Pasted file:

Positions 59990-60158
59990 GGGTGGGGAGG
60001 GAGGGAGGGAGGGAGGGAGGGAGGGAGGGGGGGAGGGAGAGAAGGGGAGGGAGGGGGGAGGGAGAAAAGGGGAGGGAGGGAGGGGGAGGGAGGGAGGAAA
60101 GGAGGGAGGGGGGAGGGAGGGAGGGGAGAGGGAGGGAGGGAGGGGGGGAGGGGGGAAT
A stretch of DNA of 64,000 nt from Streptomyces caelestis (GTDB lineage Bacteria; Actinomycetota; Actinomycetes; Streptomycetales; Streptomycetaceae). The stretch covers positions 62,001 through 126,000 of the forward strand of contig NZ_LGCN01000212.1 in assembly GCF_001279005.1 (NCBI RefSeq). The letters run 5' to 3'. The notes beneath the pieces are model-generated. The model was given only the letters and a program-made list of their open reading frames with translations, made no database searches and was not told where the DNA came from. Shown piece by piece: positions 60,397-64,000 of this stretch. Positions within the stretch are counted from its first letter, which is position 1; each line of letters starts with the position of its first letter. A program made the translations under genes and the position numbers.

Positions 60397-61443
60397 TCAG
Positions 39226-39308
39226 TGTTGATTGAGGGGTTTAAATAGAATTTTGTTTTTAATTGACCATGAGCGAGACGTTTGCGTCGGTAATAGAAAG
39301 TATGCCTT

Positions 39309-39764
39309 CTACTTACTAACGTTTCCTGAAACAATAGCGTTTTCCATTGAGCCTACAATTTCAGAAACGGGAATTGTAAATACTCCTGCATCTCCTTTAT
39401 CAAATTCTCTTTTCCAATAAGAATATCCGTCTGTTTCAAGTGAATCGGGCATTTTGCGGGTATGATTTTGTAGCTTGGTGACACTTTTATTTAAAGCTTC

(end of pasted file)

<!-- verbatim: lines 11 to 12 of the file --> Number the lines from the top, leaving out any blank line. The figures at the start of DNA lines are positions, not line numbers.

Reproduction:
Positions 39309-39764
39309 CTACTTACTAACGTTTCCTGAAACAATAGCGTTTTCCATTGAGCCTACAATTTCAGAAACGGGAATTGTAAATACTCCTGCATCTCCTTTAT